I grab the front of his shirt and lean into his chest. Katherine is eighty-five, insistently independent, and lives alone in her own apartment. Bloody tissues were found upstairs—it seems she tried to administer to herself. When she came downstairs, she blacked out.
A black chasm opens in front of me: we are losing her. Through sobs, I muffle out, “Any chance?”
“None,” her nephew chokes on that single word.
I’d seen her last in early January. I had brought her bright red, blue, and black striped wool socks.
“Katherine,” I said, “we need to jazz you up.” She wore white cotton toe-fitted ones for the zendo’s high shined wood floor. Traditional Japanese.
“These won’t fit,” she laughed. “I’m size eleven.”
We ate at a Japanese restaurant. For three years, she’d been on an absolute no-fat diet, not even olive oil. The doctor said it would help her heart. He also said no one could follow such a stringent protocol. But she turned her heart around. No open-heart surgery. The doctor was amazed.
I think the first time I met Katherine was in the late eighties, around the time my Zen teacher, Katagiri Roshi, was dying. She visited him in Minneapolis because he’d been one of her teachers when he first came to America to help Suzuki Roshi in the early years of the San Francisco Zen Center.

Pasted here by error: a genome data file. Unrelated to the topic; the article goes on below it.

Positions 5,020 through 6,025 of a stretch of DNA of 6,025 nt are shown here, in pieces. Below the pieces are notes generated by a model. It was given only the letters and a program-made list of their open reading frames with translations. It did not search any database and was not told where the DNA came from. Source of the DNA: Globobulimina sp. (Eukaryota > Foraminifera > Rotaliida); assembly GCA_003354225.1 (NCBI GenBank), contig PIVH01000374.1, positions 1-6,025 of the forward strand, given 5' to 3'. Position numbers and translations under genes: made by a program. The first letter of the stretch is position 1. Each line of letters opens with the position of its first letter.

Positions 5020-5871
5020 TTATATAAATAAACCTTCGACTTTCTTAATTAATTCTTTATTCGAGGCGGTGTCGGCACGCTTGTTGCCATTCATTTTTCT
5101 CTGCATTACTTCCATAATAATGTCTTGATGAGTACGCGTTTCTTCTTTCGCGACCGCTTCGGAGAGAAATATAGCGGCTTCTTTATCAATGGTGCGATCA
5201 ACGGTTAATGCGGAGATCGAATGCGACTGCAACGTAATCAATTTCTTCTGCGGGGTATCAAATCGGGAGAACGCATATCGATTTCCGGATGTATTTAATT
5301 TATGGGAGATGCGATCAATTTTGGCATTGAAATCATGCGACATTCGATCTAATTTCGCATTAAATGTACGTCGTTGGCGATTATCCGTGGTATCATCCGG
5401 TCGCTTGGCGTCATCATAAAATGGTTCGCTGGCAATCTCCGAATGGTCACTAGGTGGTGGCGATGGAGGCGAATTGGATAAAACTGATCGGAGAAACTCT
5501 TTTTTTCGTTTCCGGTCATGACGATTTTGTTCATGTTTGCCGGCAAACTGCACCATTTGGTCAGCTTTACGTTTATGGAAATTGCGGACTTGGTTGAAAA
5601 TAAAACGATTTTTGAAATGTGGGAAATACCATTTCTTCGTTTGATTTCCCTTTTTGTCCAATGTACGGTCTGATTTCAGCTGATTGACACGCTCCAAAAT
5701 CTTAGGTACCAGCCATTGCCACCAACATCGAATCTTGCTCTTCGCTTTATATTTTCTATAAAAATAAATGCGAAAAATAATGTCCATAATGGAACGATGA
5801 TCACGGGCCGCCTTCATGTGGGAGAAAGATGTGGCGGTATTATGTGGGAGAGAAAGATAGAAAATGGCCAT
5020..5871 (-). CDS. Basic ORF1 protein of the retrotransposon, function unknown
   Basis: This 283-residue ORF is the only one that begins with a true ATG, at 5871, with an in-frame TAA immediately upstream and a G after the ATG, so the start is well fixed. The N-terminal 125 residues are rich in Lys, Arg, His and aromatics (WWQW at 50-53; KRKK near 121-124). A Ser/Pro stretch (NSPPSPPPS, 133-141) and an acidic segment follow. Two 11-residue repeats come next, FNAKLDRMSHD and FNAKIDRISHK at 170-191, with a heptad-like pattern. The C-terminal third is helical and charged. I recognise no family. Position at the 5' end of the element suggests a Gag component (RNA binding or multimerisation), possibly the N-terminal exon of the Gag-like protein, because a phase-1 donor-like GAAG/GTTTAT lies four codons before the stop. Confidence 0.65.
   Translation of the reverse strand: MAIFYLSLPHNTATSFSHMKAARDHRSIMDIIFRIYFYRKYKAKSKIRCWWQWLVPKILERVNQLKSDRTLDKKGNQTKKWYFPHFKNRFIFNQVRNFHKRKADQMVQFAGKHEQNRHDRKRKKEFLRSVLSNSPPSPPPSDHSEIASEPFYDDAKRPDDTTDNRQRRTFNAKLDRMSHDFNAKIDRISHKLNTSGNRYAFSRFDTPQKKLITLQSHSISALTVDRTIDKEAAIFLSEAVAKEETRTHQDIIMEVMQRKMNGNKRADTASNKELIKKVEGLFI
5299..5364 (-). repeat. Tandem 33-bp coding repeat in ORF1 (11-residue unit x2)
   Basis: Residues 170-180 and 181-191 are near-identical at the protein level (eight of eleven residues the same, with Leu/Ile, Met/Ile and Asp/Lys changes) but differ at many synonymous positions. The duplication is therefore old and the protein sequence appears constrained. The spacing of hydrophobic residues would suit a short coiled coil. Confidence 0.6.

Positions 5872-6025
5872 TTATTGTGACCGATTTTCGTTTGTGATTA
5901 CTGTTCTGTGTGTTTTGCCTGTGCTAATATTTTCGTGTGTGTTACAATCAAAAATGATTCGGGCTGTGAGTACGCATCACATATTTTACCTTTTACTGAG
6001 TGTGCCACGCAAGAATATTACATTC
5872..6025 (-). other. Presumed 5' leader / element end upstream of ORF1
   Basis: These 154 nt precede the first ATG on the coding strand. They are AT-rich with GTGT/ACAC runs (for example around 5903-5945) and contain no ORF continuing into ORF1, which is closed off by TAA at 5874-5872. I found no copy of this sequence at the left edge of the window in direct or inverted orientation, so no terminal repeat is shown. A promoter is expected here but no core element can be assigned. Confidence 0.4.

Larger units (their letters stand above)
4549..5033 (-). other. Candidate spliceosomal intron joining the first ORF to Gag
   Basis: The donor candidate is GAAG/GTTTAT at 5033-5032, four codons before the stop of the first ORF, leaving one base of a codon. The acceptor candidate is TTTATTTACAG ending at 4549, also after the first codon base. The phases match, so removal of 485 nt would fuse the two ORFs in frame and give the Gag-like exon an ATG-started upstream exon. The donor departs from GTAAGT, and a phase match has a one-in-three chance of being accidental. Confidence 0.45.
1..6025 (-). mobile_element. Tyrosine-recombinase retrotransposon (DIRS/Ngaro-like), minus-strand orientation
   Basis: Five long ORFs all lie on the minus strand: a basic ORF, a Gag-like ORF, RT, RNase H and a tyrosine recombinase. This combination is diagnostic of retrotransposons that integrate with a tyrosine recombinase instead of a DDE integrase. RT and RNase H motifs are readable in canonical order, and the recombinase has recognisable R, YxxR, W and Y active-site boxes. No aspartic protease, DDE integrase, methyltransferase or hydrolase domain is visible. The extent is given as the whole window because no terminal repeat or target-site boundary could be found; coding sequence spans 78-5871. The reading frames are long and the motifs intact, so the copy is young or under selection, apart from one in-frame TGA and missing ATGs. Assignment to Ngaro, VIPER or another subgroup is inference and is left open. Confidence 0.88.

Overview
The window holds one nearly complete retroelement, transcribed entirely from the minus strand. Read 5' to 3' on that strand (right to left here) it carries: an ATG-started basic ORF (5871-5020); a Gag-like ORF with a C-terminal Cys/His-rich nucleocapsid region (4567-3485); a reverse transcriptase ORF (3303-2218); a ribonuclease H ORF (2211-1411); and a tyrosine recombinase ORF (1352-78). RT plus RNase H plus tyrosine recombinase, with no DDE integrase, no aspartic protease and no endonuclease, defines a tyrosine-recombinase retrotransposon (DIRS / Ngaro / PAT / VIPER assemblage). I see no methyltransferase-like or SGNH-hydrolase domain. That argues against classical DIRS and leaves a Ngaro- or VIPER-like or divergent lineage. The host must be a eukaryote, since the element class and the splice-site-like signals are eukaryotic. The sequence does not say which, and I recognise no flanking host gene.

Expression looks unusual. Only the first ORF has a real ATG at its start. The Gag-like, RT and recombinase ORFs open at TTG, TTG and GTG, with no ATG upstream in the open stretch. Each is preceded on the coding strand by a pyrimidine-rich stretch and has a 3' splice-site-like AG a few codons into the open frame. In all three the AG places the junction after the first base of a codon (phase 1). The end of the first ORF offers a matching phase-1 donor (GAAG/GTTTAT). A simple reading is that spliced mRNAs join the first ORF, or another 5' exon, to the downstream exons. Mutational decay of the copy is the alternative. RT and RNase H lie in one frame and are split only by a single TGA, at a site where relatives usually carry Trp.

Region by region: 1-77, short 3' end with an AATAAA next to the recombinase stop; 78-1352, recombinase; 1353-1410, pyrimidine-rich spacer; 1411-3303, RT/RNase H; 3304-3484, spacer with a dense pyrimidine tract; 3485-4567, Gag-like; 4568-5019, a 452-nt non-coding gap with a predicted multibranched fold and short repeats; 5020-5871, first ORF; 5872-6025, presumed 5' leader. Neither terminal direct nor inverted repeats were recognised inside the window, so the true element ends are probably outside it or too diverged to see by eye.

“He was not a good example. He was too perfect.” She lifted her elbows to show how erect his gassho was.
Or maybe I met her first after Katagiri Roshi died and she asked me to do a benefit for her small community. The money they made from the writing workshop would build a bathroom for the zendo, previously a Chinese laundry. She picked me up in her Honda and we crossed the Golden Gate Bridge en route to her shoulder of the Peninsula. My only memory of the drive is of her energetic foot pouncing on the shift pedal.
Five years later was my true meeting with her. I had taught writing for a week at Tassajara Zen Monastery and was given a week on my own in exchange, to soak in the hot springs and stay in a new stone guesthouse. I was teaching myself to do abstract paintings. Form detached from meaning, meaning expressed in color. I had six cheap oil pastels and an even cheaper packet of
8″ x 11″ sheets of paper.
Katherine was there that week leading a Zen and yoga retreat. She had lived at Tassajara for many winters, after the summer guests had left. Winter was when Zen students faced the wall for long hours far away from city distractions, settling deep into remote silence.
She leaned over my shoulder as I sat on the dirt path looking up at the waterfall. “Not quite abstract, not realistic, either.” She pointed her index finger along the blue line.
“What was it like to study with Diebenkorn?” I asked her. Richard Diebenkorn was a preeminent Californian ab-stract painter.
“I knew I couldn’t be great. I was pulled to Zen,” she answered.